The last school day.

These days, I find it so difficult to pen my thoughts down onto my blog. It feels taxing having to write something now. Every time I want to attempt to post something, I’ll always end up saving it in my drafts or deleting it halfway through.

Today (13/12) I submitted the last report I’ll ever do in my polytechnic education. This week marks the end of the projects and presentations for this final year. Today, a friend of mine brought up a question that’s worthy of every thought; whether we regret studying in this course, in this polytechnic. I was just thinking about it a few days ago.

About half a year ago, I wrote this in one of my blog posts: “I thought I lost a big part of what I wanted and what I can do in the future when I got in here, but it’s not the case when by the end of it, you realize you gained more than what you lost at the first place when you thought you’ve made the wrong decision, but you haven’t.” If time could wind back and that I have a choice to study whatever I want to, I will still have it stay the same way as it is.

I remember leaving secondary school feeling so relieved. Relieved in a way that I’ll never, ever return back to this phase of my life ever again. I still remember feeling utterly worthless and fearful about so many things. Sometimes I still do now, but that phase was just… plain nasty. I dreaded going to school every day. The high school speech from the film, Imaginary Heroes, was always relevant for me during that phase. It was downright horrible. Some of us don’t get the best memories out of certain phases of our lives. Now I still do wonder if that horrible, horrible phase have shaped me for the better or worse, even though I doubt that it has made me a stronger person. Speaking up for myself is still a struggle. I’ve visioned many scenarios where I’ll be able to stand up for myself or another victim of bullying, but really I don’t know – fear devours it all up upon every actual encounter.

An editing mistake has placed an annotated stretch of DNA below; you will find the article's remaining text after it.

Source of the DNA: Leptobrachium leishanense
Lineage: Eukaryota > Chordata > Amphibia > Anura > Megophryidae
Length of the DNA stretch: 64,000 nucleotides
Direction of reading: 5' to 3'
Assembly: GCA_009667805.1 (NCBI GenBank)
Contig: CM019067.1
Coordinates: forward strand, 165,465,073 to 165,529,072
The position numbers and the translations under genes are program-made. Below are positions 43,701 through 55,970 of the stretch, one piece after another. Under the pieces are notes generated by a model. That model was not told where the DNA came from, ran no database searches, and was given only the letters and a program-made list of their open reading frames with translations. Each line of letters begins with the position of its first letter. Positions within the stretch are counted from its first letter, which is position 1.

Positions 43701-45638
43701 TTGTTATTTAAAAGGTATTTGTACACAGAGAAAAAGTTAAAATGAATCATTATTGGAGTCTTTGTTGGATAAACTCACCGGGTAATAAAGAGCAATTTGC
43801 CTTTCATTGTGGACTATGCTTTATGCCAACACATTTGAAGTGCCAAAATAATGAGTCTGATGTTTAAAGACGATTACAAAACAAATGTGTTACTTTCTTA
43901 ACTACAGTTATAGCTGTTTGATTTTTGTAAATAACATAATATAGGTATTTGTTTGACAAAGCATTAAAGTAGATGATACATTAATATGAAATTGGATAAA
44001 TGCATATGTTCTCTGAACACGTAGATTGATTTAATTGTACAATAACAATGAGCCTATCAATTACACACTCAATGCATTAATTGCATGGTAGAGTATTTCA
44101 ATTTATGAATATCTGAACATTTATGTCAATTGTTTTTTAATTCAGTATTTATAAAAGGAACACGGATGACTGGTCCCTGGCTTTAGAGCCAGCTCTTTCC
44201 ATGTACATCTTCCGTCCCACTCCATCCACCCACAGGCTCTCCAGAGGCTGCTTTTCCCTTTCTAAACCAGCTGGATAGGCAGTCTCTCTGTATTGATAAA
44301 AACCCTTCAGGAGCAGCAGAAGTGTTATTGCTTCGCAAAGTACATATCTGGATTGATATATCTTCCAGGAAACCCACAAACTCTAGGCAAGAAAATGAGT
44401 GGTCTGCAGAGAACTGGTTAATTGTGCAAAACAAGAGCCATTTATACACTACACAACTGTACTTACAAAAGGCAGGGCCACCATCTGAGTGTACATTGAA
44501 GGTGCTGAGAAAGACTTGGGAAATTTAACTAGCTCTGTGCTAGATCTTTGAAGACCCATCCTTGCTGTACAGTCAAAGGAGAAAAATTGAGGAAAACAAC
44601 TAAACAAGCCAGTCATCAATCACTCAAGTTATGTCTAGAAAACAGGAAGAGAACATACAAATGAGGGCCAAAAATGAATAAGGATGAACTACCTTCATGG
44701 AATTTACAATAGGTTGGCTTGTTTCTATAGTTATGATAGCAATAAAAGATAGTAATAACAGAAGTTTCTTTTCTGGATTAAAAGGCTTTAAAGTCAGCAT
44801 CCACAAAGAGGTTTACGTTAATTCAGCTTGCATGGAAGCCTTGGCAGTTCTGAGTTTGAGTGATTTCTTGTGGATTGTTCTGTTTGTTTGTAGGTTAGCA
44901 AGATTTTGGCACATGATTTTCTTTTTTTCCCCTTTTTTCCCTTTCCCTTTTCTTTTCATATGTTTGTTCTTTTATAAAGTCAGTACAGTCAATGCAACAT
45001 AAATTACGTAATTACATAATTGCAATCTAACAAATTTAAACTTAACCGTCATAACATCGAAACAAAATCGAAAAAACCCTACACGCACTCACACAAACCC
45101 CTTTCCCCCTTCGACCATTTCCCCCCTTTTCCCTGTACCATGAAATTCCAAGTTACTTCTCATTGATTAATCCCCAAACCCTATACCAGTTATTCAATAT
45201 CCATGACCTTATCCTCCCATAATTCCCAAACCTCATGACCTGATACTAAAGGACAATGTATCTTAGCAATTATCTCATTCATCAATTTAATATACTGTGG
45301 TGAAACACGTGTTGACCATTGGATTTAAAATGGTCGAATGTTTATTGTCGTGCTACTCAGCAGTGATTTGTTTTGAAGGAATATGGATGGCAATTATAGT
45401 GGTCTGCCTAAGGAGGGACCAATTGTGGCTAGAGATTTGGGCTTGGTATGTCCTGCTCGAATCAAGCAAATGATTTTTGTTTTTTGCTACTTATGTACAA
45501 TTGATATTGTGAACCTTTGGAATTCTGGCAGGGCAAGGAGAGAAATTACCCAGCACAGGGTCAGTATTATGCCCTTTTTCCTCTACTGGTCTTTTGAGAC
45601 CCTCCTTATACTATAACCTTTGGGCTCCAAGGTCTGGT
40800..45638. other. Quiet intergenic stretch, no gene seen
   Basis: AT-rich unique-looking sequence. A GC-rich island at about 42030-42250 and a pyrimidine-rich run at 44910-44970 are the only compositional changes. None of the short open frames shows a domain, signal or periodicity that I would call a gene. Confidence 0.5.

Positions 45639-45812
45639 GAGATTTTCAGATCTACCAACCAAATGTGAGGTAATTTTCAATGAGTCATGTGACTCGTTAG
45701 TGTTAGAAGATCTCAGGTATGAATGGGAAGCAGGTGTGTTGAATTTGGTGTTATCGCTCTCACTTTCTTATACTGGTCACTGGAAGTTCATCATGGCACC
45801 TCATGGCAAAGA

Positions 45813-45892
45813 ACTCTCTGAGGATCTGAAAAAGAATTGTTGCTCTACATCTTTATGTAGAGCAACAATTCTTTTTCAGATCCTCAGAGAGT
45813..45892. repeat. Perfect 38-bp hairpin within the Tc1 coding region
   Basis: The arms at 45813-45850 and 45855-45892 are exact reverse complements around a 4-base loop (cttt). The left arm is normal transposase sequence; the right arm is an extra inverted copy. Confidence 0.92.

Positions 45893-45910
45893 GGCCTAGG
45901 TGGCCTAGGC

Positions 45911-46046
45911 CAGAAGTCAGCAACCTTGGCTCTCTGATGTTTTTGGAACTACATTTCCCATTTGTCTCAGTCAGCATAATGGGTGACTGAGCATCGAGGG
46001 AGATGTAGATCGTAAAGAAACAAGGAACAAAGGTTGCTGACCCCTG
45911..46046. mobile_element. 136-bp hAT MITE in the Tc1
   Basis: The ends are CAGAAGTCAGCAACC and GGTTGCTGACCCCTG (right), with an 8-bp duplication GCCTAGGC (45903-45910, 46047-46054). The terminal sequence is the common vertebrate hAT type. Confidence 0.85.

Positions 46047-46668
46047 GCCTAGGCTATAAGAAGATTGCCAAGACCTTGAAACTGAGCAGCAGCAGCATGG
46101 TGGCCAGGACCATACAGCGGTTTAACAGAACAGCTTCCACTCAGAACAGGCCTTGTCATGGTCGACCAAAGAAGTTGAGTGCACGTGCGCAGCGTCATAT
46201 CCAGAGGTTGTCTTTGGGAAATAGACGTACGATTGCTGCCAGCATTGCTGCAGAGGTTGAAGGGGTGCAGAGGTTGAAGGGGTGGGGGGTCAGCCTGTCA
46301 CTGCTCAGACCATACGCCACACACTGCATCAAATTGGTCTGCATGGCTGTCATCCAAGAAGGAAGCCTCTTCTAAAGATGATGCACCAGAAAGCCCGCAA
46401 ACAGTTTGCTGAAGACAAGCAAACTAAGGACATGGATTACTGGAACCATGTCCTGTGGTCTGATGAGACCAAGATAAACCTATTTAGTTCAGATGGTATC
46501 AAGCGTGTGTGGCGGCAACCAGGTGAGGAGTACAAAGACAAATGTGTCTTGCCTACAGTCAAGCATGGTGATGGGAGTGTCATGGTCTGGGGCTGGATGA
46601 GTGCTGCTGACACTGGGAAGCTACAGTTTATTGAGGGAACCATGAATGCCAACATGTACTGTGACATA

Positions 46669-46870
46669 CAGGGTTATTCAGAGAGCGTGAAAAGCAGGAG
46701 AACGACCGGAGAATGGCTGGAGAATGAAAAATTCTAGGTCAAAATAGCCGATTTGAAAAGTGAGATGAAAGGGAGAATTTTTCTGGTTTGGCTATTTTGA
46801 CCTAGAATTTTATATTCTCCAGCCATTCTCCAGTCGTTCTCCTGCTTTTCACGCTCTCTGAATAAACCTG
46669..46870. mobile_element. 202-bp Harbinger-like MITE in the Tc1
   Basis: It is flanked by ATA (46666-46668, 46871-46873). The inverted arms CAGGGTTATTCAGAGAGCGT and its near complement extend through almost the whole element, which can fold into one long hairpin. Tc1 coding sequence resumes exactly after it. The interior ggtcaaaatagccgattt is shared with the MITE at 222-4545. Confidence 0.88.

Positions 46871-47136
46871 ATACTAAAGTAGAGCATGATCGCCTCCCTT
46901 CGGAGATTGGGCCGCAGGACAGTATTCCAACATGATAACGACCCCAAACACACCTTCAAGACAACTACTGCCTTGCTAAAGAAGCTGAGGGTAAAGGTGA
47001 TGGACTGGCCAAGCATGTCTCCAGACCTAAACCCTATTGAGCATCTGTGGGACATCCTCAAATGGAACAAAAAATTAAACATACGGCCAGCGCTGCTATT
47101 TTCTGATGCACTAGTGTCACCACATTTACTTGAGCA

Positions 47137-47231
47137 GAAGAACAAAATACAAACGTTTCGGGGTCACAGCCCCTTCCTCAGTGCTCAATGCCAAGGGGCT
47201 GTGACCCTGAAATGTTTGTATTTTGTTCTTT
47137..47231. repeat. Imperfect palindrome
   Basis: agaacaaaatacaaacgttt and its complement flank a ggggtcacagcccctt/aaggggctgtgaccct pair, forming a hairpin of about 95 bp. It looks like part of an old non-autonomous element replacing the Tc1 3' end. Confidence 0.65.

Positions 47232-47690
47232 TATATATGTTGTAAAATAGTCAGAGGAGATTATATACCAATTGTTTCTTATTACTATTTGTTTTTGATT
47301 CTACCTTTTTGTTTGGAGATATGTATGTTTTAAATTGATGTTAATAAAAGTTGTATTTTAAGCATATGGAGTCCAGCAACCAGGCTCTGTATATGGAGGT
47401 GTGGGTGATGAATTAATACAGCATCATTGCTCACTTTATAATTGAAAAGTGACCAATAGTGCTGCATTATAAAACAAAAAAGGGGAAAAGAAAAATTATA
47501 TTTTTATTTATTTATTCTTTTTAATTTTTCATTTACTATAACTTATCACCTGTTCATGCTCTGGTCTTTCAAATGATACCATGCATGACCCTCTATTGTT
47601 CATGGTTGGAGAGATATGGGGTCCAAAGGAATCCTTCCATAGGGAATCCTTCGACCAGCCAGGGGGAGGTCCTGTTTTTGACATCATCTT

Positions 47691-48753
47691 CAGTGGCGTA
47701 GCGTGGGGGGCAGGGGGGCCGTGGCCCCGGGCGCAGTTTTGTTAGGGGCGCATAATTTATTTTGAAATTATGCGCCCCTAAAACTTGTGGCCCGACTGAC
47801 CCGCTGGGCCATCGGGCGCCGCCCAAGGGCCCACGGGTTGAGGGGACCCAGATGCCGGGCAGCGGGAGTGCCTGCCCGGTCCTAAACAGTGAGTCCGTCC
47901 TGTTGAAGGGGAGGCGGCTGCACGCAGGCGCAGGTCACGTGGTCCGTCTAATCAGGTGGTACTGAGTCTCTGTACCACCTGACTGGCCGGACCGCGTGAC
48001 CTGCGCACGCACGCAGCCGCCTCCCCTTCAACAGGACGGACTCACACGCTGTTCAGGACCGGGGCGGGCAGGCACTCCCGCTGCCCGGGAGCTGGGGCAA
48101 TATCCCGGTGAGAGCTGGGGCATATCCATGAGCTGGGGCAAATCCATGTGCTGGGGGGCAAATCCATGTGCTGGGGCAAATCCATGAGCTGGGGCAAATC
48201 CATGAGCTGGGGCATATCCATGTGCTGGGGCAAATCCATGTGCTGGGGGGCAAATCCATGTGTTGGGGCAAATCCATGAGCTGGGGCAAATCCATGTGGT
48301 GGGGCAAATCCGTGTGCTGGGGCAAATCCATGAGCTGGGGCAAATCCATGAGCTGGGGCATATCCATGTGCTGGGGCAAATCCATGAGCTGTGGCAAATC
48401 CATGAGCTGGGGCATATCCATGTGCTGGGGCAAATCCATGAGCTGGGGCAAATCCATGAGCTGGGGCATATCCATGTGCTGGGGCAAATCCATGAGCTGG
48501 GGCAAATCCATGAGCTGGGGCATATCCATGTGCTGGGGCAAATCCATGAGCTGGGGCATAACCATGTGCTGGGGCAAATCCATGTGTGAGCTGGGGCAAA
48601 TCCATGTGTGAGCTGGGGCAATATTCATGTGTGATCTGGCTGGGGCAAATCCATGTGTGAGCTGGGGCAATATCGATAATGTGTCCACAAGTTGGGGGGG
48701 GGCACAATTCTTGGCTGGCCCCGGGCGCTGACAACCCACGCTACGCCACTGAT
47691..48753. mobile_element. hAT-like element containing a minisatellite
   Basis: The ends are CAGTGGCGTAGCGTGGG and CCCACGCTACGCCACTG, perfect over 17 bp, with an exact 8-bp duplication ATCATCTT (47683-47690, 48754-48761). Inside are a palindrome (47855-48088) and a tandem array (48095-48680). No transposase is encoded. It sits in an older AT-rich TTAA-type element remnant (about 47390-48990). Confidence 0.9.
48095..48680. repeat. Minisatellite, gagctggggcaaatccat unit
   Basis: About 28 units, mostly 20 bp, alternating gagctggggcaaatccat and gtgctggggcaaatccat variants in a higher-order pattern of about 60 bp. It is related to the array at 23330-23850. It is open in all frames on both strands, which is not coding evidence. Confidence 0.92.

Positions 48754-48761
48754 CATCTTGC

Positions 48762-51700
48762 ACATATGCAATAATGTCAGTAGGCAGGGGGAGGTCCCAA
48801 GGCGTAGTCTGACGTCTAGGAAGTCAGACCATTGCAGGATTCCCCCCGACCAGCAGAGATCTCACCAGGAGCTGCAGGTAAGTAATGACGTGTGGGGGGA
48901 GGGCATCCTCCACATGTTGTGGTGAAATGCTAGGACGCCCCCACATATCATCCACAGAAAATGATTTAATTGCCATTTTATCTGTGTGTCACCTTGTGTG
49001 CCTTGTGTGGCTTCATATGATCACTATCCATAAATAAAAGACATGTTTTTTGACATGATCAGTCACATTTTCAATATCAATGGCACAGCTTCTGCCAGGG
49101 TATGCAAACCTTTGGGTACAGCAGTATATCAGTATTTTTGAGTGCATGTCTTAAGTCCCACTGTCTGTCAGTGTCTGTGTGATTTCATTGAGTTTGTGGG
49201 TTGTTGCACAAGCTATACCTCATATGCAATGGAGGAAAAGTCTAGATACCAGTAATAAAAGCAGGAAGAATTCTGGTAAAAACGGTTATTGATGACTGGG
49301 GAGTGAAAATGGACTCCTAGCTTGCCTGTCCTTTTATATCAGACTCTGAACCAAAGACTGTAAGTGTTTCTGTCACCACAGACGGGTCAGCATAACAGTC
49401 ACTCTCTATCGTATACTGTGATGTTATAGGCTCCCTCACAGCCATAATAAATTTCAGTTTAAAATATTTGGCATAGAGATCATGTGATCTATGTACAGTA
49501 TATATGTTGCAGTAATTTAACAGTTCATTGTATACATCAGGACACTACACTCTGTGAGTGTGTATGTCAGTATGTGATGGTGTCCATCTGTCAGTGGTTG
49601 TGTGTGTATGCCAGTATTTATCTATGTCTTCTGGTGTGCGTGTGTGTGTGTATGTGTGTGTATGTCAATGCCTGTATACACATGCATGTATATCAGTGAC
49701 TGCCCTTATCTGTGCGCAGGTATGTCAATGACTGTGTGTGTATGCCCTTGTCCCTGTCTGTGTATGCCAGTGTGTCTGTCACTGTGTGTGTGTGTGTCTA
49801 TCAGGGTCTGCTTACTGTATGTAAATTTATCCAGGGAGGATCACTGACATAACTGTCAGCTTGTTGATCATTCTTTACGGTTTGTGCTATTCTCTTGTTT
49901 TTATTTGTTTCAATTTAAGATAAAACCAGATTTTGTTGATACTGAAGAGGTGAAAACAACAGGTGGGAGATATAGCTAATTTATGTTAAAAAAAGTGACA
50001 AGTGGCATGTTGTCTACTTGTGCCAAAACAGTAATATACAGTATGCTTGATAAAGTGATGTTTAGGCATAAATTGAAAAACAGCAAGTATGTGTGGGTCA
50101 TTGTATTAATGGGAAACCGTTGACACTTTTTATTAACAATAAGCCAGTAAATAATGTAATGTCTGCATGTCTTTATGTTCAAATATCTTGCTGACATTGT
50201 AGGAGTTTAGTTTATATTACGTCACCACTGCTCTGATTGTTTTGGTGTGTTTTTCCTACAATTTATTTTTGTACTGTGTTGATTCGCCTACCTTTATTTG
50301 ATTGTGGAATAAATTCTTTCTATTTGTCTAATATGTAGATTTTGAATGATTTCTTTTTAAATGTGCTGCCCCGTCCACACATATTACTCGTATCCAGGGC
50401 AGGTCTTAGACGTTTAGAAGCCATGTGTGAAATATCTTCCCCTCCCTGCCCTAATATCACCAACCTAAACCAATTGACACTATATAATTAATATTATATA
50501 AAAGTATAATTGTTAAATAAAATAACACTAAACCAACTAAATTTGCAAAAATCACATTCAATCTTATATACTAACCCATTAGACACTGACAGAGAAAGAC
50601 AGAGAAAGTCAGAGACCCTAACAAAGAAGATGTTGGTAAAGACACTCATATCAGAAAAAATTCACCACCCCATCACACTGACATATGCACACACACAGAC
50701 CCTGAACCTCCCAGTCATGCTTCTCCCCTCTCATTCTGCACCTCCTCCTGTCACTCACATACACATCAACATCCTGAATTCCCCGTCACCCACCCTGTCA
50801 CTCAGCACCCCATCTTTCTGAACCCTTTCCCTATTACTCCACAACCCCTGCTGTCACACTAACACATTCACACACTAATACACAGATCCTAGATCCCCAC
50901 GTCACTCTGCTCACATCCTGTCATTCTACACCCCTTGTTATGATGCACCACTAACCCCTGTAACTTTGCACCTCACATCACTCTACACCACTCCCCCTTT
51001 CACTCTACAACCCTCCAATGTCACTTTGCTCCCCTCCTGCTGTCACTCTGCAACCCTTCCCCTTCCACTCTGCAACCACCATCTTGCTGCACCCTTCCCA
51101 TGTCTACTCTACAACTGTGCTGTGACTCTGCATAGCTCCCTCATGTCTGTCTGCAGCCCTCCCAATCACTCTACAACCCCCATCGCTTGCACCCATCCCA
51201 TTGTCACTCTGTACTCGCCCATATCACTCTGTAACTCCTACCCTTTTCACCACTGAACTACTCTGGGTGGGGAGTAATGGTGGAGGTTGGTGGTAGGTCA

Studying a Business course in Nanyang Polytechnic was beyond what I’ve expected. I thought I’ll grow to dislike this school. I felt that I wasn’t cut out for Business at all. Numbers and ideas aren’t my thing. Presentations? Nope, I’ll never want to do it as a compulsory requirement in school. But whether it’s in terms of the modules I’ve taken, the internship/attachment experiences and the people I’ve met, all of those have taught me something.

I’ve talked about my friends here about a year ago. I couldn’t have asked for better or even more friends. The few of them is great. They are the ones I find it most comfortable to open myself up to. They’ve always been there since we started our first school day in freshman year, up to the last day of senior year. Our friendship is built over the time mostly spent on school work and studying. We’re not accustomed to hanging out the way most grown-up teenagers do – as “girlfriends” bonding time is spent on having sleepovers in each other houses, movie marathons, partying and clubbing, barbecues and chalets, shopping, selfies, patronizing classy-pricey cafes and coffeehouses, taking short getaways to Bangkok. Nevertheless, they’re really fun and nice people to be with. They make one another laugh all the time. They are the ones that make my polytechnic life.

Each one of us still looks very much the same, maybe just with different hairstyles. I still feel like a freshman. I didn’t think I’ve matured in the sense that I am not close to doing things, saying stuff or behaving the way young adults do. The (supposed) peak moments of one’s teenage life are probably over. I remind myself that I’m turning 20, but where do I begin?

About presentations. I wrote something about this in another blog post as well. I’m fearful about alot of things. Up till now I still do shiver and stutter whenever I have to present to people, some people – not even a crowd to begin with. But recently, I realized that if I learn to find logic and sense in the things I present, it doesn’t scare me so much anymore. Besides that, I’ve learnt stuff that has proved to be useful in some way or the other. The exams and tests are an overload of memory work, brain cells’ killer. But they’re still more useful than taking generic subjects of Arts, Science and Math.

Many of us experienced mixed feelings about graduation. I want to stay with this same bunch of people throughout my schooling phase. But I can’t wait for graduation though. It feels like one because; besides getting to put on the fine-looking cape (the term I’ve used to replace it with the graduation ‘robe’) and the cap, it’s like a pre-college but it’s pretty much the same feels you’ll get when you really graduate from college/university.

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